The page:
FL Senator Warns NC Against Nuclear Rate Hikes

{March 22, 2011}

As a staunch advocate for consumers here in Florida, I believe that protecting our citizens’ pocket books, particularly in these trying economic times, is of the utmost importance. We’ve learned the hard way in Florida that allowing utilities to recover the costs of a new power plant before the plant is even placed in service is unfair to consumers and bad public policy.

Press Release: Radio Ads Challenge Rate Hikes

{March 7, 2011}

Consumers Against Rate Hikes today began airing radio ads in opposition to a plan by utility companies to raise electric rates to pay for nuclear power plants.

Letter to Governor Perdue from NC Interfaith Power & Light

{March 7, 2011}

Dear Governor Purdue, As you struggle with a huge deficit, you will be considering requests by Duke Energy and Progress Energy to use taxpayer money to help prepay for up to four new nuclear power plants. This request will amount to a substantial annual utility rate increase that bypasses public review by the North Carolina Utilities Commission. It will also be an annual rate hike with no guarantee that the power plants would ever be constructed.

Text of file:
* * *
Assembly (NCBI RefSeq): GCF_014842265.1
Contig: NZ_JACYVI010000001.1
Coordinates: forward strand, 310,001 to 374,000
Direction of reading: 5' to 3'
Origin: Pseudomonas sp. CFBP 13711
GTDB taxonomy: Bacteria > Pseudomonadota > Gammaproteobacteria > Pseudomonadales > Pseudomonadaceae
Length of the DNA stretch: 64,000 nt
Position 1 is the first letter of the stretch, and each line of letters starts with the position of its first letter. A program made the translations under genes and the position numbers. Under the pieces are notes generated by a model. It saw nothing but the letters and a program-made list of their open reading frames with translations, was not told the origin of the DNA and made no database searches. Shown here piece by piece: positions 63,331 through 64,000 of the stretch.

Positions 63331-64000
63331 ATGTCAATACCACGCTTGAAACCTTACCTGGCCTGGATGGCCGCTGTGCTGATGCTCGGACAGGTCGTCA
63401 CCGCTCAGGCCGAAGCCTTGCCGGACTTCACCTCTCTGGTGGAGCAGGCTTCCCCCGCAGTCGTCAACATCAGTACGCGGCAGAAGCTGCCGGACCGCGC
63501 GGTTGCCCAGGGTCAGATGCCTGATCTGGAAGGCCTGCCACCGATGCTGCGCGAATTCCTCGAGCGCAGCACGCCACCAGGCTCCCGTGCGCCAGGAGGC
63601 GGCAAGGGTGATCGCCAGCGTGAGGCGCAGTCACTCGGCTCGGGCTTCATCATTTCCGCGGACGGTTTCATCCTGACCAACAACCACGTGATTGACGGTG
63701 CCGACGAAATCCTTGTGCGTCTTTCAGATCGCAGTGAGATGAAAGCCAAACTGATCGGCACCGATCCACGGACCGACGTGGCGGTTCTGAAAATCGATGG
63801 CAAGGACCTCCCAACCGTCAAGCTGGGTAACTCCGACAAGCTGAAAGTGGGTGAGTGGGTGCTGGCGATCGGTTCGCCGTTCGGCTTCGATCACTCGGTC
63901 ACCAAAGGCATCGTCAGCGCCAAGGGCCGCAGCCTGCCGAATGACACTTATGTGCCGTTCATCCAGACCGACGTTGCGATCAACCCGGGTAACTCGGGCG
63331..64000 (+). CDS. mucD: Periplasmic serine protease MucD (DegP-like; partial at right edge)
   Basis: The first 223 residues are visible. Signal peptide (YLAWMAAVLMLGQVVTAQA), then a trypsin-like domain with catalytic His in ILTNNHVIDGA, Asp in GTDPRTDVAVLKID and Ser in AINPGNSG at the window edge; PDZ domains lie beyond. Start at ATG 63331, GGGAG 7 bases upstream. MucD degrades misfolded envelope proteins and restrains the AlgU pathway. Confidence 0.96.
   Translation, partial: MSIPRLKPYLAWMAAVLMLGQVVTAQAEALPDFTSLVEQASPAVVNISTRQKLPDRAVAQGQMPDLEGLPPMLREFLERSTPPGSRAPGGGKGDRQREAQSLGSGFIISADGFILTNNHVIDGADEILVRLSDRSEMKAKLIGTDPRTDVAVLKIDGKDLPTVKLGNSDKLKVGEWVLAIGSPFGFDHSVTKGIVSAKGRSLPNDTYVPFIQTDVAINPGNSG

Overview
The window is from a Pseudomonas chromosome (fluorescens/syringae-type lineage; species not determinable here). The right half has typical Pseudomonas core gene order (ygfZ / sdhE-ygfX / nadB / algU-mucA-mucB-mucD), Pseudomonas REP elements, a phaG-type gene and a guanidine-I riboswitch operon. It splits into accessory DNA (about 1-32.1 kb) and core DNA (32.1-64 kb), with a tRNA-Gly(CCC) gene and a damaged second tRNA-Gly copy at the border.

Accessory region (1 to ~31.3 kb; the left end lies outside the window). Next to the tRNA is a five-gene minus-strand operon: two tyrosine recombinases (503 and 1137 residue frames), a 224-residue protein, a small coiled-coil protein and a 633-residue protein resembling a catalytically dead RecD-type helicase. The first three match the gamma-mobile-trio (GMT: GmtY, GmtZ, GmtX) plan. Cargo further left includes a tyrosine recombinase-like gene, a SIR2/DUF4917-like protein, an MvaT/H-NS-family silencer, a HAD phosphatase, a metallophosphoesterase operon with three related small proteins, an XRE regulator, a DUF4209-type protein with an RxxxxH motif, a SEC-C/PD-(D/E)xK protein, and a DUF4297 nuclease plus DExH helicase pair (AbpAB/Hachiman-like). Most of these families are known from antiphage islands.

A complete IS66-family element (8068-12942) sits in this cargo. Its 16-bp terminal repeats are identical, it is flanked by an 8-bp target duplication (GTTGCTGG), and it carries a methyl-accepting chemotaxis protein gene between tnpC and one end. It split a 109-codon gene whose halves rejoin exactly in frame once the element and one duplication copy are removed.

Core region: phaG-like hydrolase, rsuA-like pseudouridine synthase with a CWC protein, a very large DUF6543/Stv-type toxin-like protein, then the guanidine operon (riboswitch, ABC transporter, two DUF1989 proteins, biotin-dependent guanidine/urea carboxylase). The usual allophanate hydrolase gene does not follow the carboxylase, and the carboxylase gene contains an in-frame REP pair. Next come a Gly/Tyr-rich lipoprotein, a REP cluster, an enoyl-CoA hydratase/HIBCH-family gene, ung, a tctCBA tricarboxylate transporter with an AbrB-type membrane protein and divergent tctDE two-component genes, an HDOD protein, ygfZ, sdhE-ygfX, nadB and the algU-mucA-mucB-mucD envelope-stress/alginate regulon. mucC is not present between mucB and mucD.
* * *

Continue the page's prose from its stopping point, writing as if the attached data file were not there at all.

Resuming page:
N.C. Council of Churches Statement on Annual Utility Rate Hikes

{March 1, 2011}

The N.C. Council of Churches opposes legislation that would give Duke Energy and Progress Energy automatic authority to raise rates to pay for new base-load power plants without going through proper annual public review by the N.C. Utilities Commission. The Council supports legislation creating a strong Energy Efficiency Standard and plan for increasing energy efficiency in North Carolina 25% by 2025.

Pollsters’ summary

{February 23, 2011}

In a February 2011 statewide poll, North Carolina voters emphatically reject the electric industry’s desire to change state law to allow financing and construction of new nuclear power plants with reduced oversight by the public and Utilities Commission.

NC voters reject rate hike bill, poll says

{February 23, 2011}

A new poll shows that 70% of voters across North Carolina firmly reject a proposal to make it easier for Duke Energy and Progress Energy to build new nuclear power plants. The bipartisan poll of likely voters also found that large numbers say their households would suffer financial hardship if the proposal passes the NC Legislature, which would cause electricity rates to begin rising years before new plants could be completed.